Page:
In conclusion, prices are falling, but as we smarty-pants in economics know, it won't last. firms will adjust prices, more firms will enter, firms might quit producing, economies will pick back up and increase demand and prices, the surplus will end.... So don't get too comfortable!
Simply put, as far as I understand it, McCain plans to subsidize health care by giving a tax credit of $2,500 for individuals and $5,000. And Obama, instead of dealing directly with the American citizen, plans on requiring buisnesses to provide health insurance, or be taxed if they do not. As discussed in class, Obama's plan will change the incentives for businesses and could cause them to cut employees and lower wages. And this would also raise the prices of those who are not under the government indused health insurance program with their employers. This plan may be targeted towards helping those who cannot afford good health care, which is a great and noble target, but when I set it next to the alternative plan from McCain, I think that McCains plan makes more sense and has less inherent negative consequences involved. For if everybody gets the same tax credit towards health care, then those who cannot afford health care are now more able, and everybody gets more choice as to what and where they want to get their health care. McCain's plan in not perfect, but it makes more sense to me than Obama's.
Health Proposal: Will they help the Uninsured?
The two presidential candidates have radically different approaches to the health insurance crisis. According to The Wall Street Journal, John McCain plan was to:
Tax workers on health benefits they get from their employers.
Created high-risk insurance pools to cover people with pre-existing conditions.
Allow insurers to sell health plans across state lines.
Give people tax credit of $2500 per person, or $5000 per family, to defray the cost of insurance.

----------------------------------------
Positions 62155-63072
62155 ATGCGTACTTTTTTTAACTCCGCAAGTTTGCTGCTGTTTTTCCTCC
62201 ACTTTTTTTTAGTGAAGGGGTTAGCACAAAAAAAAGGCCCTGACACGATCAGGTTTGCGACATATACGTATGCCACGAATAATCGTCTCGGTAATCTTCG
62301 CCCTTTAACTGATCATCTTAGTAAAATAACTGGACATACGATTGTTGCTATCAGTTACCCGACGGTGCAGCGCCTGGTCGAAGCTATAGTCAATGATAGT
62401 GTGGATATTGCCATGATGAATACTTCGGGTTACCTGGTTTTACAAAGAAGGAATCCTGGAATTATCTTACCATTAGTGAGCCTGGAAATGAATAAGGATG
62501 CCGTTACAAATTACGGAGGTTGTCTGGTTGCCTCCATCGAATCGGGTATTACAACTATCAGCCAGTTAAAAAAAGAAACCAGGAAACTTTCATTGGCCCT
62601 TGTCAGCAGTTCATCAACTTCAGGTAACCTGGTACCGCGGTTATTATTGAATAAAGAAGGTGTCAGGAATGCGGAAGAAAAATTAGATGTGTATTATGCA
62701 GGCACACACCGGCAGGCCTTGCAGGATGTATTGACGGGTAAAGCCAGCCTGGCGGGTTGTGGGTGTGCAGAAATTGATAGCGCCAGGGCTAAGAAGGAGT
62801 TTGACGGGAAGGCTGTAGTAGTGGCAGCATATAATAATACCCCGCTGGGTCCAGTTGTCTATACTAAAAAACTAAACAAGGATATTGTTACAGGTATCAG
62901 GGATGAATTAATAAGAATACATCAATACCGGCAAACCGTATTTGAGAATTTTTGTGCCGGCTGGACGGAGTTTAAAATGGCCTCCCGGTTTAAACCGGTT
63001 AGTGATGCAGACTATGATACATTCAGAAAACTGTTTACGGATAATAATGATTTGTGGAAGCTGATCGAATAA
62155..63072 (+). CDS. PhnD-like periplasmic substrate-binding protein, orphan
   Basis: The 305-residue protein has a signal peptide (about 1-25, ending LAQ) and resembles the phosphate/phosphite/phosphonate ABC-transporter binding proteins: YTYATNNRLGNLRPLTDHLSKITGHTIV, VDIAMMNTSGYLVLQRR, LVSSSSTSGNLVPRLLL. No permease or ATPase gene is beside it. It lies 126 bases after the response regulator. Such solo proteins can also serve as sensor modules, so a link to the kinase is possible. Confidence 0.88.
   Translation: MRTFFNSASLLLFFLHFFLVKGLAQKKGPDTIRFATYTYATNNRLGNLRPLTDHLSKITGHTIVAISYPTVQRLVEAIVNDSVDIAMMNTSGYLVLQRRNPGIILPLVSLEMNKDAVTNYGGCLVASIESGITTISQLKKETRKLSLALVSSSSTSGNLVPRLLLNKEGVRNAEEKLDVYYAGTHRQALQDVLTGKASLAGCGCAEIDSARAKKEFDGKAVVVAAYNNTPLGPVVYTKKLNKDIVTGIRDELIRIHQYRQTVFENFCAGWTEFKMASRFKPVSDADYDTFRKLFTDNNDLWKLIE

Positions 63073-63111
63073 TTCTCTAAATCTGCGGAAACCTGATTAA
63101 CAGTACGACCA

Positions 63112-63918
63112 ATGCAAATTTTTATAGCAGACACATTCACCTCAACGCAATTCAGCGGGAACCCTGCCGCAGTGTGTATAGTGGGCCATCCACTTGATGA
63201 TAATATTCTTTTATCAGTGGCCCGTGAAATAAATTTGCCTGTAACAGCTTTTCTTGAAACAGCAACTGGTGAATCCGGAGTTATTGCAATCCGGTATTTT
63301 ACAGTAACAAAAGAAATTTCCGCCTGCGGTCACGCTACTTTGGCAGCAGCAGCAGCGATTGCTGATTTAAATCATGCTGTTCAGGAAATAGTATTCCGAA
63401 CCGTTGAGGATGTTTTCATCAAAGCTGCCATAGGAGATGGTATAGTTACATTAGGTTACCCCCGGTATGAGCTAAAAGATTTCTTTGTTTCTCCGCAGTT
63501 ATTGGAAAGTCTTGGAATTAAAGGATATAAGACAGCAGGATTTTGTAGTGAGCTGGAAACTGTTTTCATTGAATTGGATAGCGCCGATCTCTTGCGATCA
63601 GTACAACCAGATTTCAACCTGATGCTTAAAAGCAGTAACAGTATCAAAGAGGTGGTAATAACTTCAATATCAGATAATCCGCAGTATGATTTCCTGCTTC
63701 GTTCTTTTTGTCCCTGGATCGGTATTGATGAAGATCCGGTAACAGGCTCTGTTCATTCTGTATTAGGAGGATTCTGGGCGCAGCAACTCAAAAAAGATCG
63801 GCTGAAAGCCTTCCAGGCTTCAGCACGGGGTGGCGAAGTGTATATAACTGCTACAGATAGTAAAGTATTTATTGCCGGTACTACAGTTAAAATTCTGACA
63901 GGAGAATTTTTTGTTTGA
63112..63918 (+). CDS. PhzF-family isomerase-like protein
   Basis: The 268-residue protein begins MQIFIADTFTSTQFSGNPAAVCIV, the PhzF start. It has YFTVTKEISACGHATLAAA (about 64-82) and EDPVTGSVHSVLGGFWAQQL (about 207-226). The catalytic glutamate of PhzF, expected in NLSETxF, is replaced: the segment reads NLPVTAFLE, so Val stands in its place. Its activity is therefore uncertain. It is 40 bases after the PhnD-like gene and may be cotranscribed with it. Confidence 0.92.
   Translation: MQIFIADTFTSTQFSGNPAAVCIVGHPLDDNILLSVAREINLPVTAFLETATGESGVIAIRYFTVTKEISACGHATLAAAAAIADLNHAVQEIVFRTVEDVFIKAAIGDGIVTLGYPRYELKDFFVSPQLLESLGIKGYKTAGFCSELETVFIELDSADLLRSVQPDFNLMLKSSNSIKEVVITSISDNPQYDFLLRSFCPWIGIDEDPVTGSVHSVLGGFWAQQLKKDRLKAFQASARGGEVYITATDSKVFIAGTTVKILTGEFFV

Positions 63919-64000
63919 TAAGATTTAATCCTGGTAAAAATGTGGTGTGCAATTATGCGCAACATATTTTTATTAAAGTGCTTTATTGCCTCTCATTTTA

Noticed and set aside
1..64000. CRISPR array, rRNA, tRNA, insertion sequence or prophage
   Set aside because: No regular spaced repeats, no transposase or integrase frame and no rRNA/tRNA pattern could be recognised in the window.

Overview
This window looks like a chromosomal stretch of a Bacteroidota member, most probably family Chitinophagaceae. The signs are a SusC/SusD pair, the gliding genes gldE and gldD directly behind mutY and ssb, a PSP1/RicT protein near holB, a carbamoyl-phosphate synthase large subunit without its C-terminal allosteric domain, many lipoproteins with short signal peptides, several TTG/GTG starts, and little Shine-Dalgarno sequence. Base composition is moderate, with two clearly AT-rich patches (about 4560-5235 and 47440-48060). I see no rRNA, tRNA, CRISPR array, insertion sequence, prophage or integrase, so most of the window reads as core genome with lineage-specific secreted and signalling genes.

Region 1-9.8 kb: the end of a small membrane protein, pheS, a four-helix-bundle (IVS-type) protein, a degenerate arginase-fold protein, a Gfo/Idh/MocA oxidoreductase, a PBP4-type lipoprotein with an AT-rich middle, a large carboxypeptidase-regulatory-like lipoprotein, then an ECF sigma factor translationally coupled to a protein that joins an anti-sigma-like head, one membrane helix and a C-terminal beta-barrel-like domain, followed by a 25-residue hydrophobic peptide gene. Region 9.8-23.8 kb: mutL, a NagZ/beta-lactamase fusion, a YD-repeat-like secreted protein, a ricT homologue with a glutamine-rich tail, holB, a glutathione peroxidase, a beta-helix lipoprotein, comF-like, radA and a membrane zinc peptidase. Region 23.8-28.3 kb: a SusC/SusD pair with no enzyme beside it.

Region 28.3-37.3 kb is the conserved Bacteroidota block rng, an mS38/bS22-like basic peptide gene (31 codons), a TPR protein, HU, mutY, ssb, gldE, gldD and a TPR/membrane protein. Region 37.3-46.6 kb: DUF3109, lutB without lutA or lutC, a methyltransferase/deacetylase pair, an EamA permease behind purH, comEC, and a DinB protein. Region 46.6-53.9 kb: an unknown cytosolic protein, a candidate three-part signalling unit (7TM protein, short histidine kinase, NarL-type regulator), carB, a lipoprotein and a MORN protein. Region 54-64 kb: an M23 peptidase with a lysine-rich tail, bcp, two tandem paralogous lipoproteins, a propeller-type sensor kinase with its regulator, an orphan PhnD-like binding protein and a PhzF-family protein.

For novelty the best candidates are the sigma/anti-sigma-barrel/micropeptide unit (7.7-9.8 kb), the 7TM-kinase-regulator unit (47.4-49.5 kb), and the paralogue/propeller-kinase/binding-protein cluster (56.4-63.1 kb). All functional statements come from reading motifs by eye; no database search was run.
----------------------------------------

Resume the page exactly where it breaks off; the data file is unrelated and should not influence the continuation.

Many people believe that Sen. John McCain tax plan would actually hurt people who have health conditions and people who are older, because they would not fair as well obtaining health insurance coverage away from their employers.
As for Sen. Barak Obama, his health plan would be:
Require large and medium size employers to provide a health benefit or pay a fee.
Offer new options for the uninsured, including subsidies to buy coverage and a new federal plan.
Expand existing government programs that provide coverage to low-income people.
Require insurers to sell policies to anyone who can pay.
Obama wants to build on the current employer-based system, subsidizing small business that can’t afford insurance. His plan is going to cost taxpayers so much money.
Many hospitals are keeps trying to provide the best treatment possible even though the funds are harder to find. But that rose to a question what if we reach to the breaking point? Well as for that maybe or hopefully that one of these candidates will become president and able to help with this. Well, how can we as an American people let people walk away or die because they can’t afford health insurance?
Wednesday, October 29, 2008
Rationally Irrational anyone?
Tuesday, October 28, 2008
Monday, October 27, 2008
Economic Growth from the "Bottom-Up"?
To answer this question, I think we must first have a deeper understanding of money and how it obtains its value. I know of no other piece of literature that so compellingly and succinctly offers an explanation of the value of money than Ayn Rand’s Atlas Shrugged: